It’s the 76th anniversary of VJ day on Sunday 15th August 2021, and the end of the Second World War. This year there are going to be actual live events, after the pandemic induced difficulties of VJ75 in 2020.
This December it will be the 80th anniversary of the Battle of Hong Kong, 8-25 December 1941. The Chinese government is unlikely to have an appetite for commemorations but I have been in touch with Professor Kwong Chi Man at Hong Kong Baptist University. He is creating an interactive map of the battle, showing the “Faces of War”, to which I have contributed a summary of Dad’s story. The map will be available to view in English and Chinese. As soon as there is a live link I will post it here.
It was the 40th anniversary of Dad’s death on 25 July 2021. I happened to be in England that weekend so I visited my mother at her nursing home on the anniversary. She has severe dementia and doesn’t recognise me, not helped by the fact that I haven’t seen her for a year and covid precautions meant I had to wear a mask, gloves and an apron. I must have been quite an alarming stranger to find in her room! I showed her a photo of my father in dress uniform, taken in 1952 when they were first married. Sadly she didn’t seem to recognise him either. It was very distressing for me to see her oblivious to the love of her life. I understand that memory recedes to further and further back in someone’s life, but I thought she might still have Dad in her mind. She lost the grandchildren first, then us children and now her husband and brother. It’s unbearably sad to witness and it must be very lonely for her.
This just strengthens my view that we must preserve the stories of our loved ones as they may otherwise vanish with the death or memory loss of those who knew them personally. What do you know of your parents’ lives? Your grandparents and other relatives? Find out and write it down! Research what they can’t tell you or remember – it’s never been easier with all the resources of the internet at your disposal. I promise you, there will be some amazing stories in there.
The Researching FEPOW History Group (RFHG) blog has published a post written by me about how Allied strategy prolonged the suffering of the Far East PoWs. Dad had what he called a ‘great thought’ about liberating the PoWs he’d left behind in Hong Kong. He teamed up with the US Air Force, who had a much bigger plan to win the war against the Japanese with air power. Retaking Hong Kong was part of their plan and this represented an opportunity to rescue the long suffering PoWs. Sadly, the plan was subverted at the highest level, in a battle of personality and attitude. If it had been properly resourced and supported it might have shortened the war by a year, saving millions of lives, in Europe and the Far East.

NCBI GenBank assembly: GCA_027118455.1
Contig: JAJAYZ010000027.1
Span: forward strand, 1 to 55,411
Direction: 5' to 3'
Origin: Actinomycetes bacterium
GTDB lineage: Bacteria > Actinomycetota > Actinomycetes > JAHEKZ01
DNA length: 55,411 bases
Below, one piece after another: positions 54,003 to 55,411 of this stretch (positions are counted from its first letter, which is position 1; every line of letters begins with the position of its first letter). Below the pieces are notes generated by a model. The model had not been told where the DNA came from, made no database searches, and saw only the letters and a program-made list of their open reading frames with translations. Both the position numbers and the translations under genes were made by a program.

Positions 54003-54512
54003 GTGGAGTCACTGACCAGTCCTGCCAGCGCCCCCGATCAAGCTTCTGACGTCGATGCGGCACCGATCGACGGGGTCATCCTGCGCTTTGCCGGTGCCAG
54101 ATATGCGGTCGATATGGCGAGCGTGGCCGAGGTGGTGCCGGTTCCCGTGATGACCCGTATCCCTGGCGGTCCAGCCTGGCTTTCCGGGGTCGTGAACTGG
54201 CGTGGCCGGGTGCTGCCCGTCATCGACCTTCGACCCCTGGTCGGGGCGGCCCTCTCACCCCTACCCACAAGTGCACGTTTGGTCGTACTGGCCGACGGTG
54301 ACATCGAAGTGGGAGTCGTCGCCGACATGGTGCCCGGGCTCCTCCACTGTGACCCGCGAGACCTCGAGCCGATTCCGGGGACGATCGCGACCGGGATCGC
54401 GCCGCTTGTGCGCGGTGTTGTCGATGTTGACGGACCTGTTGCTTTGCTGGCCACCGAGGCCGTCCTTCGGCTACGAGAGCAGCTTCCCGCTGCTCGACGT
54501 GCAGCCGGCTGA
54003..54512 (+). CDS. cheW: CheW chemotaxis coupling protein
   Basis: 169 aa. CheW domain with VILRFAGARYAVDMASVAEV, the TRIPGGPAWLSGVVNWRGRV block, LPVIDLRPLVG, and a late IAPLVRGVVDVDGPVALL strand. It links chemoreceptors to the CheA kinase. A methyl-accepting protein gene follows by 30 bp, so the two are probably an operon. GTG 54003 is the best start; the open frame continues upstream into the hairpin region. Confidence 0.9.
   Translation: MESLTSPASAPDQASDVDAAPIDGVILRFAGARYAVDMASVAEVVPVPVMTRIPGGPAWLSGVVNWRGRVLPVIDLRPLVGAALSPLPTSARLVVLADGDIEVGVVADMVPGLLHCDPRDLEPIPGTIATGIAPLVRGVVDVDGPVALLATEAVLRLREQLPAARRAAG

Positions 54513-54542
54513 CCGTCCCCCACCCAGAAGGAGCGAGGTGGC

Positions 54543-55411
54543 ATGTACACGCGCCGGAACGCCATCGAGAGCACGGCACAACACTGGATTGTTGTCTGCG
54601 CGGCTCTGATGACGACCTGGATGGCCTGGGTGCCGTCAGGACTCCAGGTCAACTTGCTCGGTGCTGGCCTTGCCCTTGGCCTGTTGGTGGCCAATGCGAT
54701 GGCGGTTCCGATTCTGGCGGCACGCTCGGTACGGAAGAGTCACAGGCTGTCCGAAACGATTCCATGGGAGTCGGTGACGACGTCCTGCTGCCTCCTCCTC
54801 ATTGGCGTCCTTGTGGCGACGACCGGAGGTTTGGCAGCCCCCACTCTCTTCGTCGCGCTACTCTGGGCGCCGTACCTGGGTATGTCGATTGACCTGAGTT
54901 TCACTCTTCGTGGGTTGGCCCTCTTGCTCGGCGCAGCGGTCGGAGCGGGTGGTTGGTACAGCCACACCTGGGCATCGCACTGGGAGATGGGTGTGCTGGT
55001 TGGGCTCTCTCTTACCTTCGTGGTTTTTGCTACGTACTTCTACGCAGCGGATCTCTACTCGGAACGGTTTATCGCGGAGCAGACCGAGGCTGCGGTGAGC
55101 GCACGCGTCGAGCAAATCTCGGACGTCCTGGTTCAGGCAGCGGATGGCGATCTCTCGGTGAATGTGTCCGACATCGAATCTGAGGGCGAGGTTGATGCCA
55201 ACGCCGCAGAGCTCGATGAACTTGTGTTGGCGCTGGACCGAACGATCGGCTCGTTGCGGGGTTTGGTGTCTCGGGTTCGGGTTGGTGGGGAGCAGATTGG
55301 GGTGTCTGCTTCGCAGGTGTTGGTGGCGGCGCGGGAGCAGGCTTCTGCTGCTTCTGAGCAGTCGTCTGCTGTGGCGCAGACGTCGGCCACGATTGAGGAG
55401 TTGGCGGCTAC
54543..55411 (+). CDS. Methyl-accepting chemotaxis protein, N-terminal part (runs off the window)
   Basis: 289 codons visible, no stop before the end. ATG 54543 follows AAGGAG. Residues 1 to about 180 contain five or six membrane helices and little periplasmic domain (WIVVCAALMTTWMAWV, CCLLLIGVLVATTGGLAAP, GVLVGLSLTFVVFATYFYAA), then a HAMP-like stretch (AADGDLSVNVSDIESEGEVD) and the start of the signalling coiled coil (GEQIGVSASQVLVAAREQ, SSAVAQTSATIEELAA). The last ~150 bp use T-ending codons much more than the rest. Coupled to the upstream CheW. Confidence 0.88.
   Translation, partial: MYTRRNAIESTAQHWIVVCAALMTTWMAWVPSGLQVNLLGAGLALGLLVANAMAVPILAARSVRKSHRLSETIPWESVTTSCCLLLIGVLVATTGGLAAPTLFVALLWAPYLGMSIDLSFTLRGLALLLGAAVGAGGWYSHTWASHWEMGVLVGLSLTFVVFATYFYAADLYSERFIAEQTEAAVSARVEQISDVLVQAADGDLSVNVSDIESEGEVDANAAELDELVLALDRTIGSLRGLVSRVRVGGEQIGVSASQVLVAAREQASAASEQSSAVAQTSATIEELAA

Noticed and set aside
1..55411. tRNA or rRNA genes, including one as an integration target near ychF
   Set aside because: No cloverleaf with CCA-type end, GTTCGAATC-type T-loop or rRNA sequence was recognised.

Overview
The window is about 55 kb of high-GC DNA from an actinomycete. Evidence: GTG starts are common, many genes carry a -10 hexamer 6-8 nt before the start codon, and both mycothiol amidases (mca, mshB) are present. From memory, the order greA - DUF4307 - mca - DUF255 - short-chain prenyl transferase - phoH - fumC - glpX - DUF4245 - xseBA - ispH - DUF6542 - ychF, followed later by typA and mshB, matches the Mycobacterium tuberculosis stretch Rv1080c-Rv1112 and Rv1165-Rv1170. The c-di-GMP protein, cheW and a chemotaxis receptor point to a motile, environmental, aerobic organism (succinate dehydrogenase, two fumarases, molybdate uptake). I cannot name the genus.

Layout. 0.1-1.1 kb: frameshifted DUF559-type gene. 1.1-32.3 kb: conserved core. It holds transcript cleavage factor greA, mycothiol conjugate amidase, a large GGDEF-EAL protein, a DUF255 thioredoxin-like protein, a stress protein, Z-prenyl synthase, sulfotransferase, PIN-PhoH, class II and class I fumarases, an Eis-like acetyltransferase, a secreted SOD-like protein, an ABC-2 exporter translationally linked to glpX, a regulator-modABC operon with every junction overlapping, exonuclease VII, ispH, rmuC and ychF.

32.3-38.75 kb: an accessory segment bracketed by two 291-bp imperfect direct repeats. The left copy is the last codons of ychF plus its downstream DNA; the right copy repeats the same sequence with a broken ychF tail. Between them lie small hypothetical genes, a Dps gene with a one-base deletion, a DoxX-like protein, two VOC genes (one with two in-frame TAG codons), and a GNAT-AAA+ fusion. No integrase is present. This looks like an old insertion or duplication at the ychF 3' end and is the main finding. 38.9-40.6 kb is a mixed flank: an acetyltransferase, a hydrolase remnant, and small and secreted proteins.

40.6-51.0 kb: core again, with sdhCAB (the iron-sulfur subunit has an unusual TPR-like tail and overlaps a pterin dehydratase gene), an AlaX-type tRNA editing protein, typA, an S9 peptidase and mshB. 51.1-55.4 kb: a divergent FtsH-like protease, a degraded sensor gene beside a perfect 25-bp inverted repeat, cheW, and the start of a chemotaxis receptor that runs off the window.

The RFHG was due to have a conference this June, at which I was going to discuss this. Sadly, it was a victim of Covid19, along with so many other events. I was looking forward to meeting fellow FEPOW families and hearing about their experiences. I hope there will be other opportunities to meet up and share these hidden histories of the Second World War.
You can still buy a signed copy of Stranger In My Heart in time for Christmas if you’re quick! 2020 has been so strange and sad, I’m sure we will all be glad to put it behind us. Whenever I start to flag with the relentlessness of it all, though, I have only to think of those brave souls who endured the privations of WW2 and I revive a little. Wishing all of you peace and joy at Christmas and looking forward to a Happy New Year.
The production company who made My Grandparents’ War have been in touch to say that the Mark Rylance episode is being shown again on Saturday 4 April at 7pm on Channel 4. I know you won’t be going out, so why not watch the show?! It gives a real insight into the role of the battle of Hong Kong in World War II and looks at the conditions of the PoWs from all angles.
In other news, Unbound are promoting ALL of their e-books to give people a good value read to fill the ‘staycation’ hours. Mine is on offer at £5 if you would like a copy of the digital edition. Check out the other great titles on there while you are at it – I have read several Unbound books now and they are a diverse bunch of interesting ideas: fiction, non-fiction, graphic books, all sorts. If you would like a copy of the paperback of Stranger In My Heart, I have a stash at home that I can send you, for £12 each including post and packing. Signed by the author, naturally. Contact me via the website.
It is well worth reading these stories from the Second World War at this strange time. Whenever I start feeling cooped up and grumpy at the restrictions on my lifestyle, I just think of the lot of the PoW. No food, no medicines, no entertainment, no work, no prospect of release, every chance of dying in captivity. Their fortitude is humbling and a lesson to us all.